When Tim Burton steered a solo Dark Knight into territory that scared the pants off Warner Bros. Pictures, director Joel Schumacher took the reins for a third movie. Batman Forever fumbled all its villains, bar Riddler, but that was nothing compared to the sequel. To lighten the load (despite a tragic backstory), Chris O’Donnell’s Robin arrived in Forever, and it seemed inevitable that Batgirl would join the gang in the cinematic excess of the awkwardly titled Batman and Robin

This time Barbara wasn’t the daughter of Commissioner Gordon but the niece of Bruce Wayne’s butler, friend, and confidante, Alfred. Batgirl wasn’t even the worst thing in a movie soon disowned by many of its cast. Alicia Silverstone later understated things when she told the Guardian that it “definitely wasn’t my favorite filmmaking experience.” The planned fifth movie, Batman Unchained, was scrapped, and to quote Mr. Freeze, the Bat-franchise was packed off to “the cooler” for the best part of a decade.

Scrapped adaptations 

Leslie_Grace_Batgirl
Image via Warner Bros. Pictures

Yes, not just one scrapped adaptation. Things were looking bright for Batgirl in 2022 after a rocky few years and the abandonment of the Joss Whedon Batgirl movie in 2018. Birds of Prey scribe Christina Hodson came on board with directors Adil El Arbi and Bilall Fallah of the MCU’s vibrant Ms. Marvel to create a feature for HBO Max.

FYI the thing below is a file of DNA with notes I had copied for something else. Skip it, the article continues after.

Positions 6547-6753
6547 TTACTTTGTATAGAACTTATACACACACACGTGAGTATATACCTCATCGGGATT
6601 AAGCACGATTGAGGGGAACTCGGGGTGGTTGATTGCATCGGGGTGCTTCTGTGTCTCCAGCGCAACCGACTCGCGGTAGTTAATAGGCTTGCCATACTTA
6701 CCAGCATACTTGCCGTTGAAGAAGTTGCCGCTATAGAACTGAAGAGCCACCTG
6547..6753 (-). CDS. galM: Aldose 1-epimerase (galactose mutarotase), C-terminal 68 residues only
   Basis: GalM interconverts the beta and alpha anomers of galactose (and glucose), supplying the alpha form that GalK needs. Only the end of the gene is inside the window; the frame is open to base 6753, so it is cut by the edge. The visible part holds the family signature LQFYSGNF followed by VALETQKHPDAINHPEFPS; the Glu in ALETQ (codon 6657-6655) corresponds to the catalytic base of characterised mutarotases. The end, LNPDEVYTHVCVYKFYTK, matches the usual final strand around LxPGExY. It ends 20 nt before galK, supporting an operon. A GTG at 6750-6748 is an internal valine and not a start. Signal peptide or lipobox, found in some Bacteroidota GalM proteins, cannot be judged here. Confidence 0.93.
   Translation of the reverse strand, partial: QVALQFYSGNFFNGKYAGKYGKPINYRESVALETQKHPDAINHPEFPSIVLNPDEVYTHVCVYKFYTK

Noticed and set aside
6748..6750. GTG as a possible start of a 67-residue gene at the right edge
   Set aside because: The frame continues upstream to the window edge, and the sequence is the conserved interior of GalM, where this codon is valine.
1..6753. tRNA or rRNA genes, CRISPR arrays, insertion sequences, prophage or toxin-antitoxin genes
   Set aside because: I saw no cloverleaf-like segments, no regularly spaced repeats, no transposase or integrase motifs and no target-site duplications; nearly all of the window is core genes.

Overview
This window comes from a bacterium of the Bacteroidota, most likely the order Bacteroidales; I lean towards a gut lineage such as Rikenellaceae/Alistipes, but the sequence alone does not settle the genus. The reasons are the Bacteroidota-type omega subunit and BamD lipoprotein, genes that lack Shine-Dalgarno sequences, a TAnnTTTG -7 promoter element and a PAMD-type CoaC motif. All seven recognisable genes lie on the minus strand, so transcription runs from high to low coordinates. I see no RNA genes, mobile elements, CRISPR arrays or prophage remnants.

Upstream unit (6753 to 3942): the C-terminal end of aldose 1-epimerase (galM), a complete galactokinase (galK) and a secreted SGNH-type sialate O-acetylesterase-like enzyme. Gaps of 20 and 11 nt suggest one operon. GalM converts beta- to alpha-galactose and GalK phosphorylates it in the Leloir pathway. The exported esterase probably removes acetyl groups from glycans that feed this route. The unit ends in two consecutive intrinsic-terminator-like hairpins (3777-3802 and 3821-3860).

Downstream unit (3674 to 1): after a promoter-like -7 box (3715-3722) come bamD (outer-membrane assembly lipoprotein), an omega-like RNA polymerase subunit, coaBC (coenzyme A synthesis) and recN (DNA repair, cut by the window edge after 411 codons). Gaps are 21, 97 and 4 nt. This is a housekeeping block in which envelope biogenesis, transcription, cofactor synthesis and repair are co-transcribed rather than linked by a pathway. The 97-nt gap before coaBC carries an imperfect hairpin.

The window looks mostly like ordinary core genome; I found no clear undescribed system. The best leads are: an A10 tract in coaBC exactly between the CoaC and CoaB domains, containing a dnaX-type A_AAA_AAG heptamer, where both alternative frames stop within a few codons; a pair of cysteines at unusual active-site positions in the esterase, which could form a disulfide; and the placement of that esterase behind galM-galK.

We’ll never know what Batgirl was like because Warner Bros scrapped the film that starred Leslie Grace, Michael Keaton, and Brendan Fraser when it was already in the can. Of all the DC superheroes, only Batgirl could have a practically finished movie shelved. 

Gotham Knights

Image via WB Games Montreal

Fans were excited when WB Games Montréal announced its return to Gotham City, continuing the legacy of the Arkham games, if not their continuity. This time, the apparent death of Batman left Gotham City in the hands of the next generation: Nightwing, Robin, Red Hood, and Batgirl. The game was released earlier this month to some mixed reviews, with criticism falling on its story, focus, and variety. Its Metacritic ranking at release was 66/69, a far cry from Arkham Asylum’s 91/92 and worse than any in the franchise. 

Arguably the most damning criticism came in the weeks before release. No 60fps support on consoles was a blow, but fans were particularly perplexed by the first hands-on playthroughs when a Batgirl mission was interrupted with a rocked-up Livin’ la Vida Loca. Far from adding a bit of personality, they thought Batgirl was the character that took players out of the action.

TV, comics, film, and video games have thrown up some testing times for Batgirl. We hate to ask, but what could possibly come next?